Patonga waterfront declared micro-plastic free

Workshop participants searching for microplastics on the Patonga waterfront

The beach at Patonga was declared microplastic free by Patonga and Pearl Beach residents who recently became citizen scientists for a day.

The Community Environment Network (CEN) held a citizen science workshop at Patonga Beach focusing on microplastics on June 17.

Resin pellets, foam beads and hard plastic fragments are examples of microplastics, the most prevalent type of debris found in our oceans, estuaries and lakes.

CEN’s Coastal Wetlands Project Officer, Meg Rice, said workshop participants learned to collect data for use by scientists to help map and combat the microplastics problem.

“No microplastics were found at Patonga Beach and that was a fantastic result,” Rice said.

“To be honest, it did come as a surprise to me, given the recent floods within the Hawkesbury and the massive amounts of debris that had washed up,” she said.

“I think this could be as a result of the extensive clean-up effort that was undertaken across the region, including at Patonga, although I still would have expected to find some microplastics in the sediment/sand.

“We will be repeating the survey later in the year and hope to get more volunteers involved so that we can collect data from more transects and therefore cover a larger area of Patonga Beach. 

“Although we didn’t find any microplastics, this is still a result and will be incorporated onto the Hotspot Map within the Ausmap website,” Rice said.

Workshop participants went hunting for microplastics following the Ausmap protocol, a program that creates a visual record of the microplastics problem within Australia.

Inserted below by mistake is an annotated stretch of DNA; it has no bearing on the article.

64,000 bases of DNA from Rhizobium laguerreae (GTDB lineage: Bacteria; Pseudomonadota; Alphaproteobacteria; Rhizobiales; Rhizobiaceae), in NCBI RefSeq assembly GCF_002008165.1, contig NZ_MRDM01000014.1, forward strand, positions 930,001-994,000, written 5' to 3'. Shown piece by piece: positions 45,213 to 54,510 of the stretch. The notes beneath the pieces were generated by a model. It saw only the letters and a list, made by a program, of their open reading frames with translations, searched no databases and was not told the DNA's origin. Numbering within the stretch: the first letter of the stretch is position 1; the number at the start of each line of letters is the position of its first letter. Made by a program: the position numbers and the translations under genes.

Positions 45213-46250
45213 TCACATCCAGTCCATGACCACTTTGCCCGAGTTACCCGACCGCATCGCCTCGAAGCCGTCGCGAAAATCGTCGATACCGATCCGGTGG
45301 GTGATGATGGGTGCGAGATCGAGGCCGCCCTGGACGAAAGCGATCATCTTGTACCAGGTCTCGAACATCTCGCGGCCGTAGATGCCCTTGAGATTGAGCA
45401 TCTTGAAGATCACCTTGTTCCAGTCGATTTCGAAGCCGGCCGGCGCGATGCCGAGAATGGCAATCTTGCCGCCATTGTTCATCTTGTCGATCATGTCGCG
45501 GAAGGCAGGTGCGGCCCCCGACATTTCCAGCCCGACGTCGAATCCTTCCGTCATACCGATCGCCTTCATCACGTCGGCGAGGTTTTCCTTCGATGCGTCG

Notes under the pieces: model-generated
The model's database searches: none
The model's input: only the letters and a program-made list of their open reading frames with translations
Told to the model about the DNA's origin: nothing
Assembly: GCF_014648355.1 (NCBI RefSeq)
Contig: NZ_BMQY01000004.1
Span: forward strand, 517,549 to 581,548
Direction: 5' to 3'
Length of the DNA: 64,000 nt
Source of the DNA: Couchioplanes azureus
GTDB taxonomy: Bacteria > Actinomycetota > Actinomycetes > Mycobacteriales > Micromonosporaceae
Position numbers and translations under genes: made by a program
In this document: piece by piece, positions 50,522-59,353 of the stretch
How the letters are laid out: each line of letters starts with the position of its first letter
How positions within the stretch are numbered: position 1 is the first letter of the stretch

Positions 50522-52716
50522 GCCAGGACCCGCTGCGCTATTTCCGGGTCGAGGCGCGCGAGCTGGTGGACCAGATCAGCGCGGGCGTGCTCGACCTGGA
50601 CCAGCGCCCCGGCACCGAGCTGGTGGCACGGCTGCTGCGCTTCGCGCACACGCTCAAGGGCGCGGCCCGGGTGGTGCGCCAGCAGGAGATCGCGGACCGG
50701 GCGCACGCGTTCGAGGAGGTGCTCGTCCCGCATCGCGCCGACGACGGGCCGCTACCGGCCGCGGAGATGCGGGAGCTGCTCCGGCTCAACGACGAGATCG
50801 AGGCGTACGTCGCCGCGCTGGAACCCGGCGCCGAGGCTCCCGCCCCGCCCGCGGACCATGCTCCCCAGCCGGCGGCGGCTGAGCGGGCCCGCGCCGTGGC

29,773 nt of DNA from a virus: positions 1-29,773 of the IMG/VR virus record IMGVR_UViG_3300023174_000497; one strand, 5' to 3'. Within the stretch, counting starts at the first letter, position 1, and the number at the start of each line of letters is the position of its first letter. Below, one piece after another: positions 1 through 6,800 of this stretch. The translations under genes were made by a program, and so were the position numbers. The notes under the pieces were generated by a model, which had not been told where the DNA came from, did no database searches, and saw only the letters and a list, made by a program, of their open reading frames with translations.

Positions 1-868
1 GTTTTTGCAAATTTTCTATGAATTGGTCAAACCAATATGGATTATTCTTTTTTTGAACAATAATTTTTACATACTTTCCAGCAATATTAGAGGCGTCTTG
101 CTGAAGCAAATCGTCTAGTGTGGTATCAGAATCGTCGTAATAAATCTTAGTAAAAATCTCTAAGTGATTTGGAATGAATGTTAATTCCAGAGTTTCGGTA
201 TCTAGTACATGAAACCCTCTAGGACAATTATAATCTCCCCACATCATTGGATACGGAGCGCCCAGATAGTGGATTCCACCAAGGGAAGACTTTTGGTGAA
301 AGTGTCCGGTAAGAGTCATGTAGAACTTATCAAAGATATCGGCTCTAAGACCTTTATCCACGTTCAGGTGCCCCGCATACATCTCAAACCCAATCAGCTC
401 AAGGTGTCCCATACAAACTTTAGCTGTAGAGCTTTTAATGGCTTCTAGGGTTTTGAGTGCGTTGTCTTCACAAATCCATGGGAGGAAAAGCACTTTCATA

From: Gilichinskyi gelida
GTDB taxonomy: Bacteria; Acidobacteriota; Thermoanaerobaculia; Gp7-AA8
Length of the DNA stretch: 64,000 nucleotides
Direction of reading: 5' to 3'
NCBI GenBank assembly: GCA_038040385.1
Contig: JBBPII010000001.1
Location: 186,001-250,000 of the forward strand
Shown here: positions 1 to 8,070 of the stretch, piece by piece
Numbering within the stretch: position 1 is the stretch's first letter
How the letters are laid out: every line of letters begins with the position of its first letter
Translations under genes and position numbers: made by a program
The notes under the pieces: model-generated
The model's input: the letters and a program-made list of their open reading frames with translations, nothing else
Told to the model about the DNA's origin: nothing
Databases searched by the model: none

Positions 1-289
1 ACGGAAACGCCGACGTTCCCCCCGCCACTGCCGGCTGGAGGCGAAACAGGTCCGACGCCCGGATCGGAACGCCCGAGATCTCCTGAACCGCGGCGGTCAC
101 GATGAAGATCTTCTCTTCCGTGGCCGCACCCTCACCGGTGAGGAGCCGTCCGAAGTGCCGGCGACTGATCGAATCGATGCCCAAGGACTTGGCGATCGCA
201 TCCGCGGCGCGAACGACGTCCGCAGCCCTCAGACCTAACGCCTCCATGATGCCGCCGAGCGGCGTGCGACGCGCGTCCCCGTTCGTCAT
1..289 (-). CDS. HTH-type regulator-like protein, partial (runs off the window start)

Community members and organisations like CEN are trained to undertake surveys using standardised Ausmap methods, which can then be used to calculate the average quantity of microplastics per square metre found in each location for each sampling session.

This information can then be used to identify hotspots and areas which require better management.

“The program focused on educating the attendees on what microplastics are and what we can do to help,” Rice said.

“If anyone would like to register their interest for our follow up Microplastics workshop or any future events at Patonga Beach, please send an email to

“Research commissioned by WWF and carried out by the University of Newcastle found that we are ingesting approximately 2000 tiny pieces of plastic every week and that equates to approximately 5g of plastic or the size of a credit card per week, to put it into perspective.

“That’s approximately 21 grams a month, just over 250 grams a year,” Rice said.

The workshop was held as part of WaterWatch Central Coast’s Local Streams, Local Community, Hawkesbury-Nepean WaterWatch Program funded by Greater Sydney Landcare and Landcare NSW.

Media statement, July 16
Community Environment Network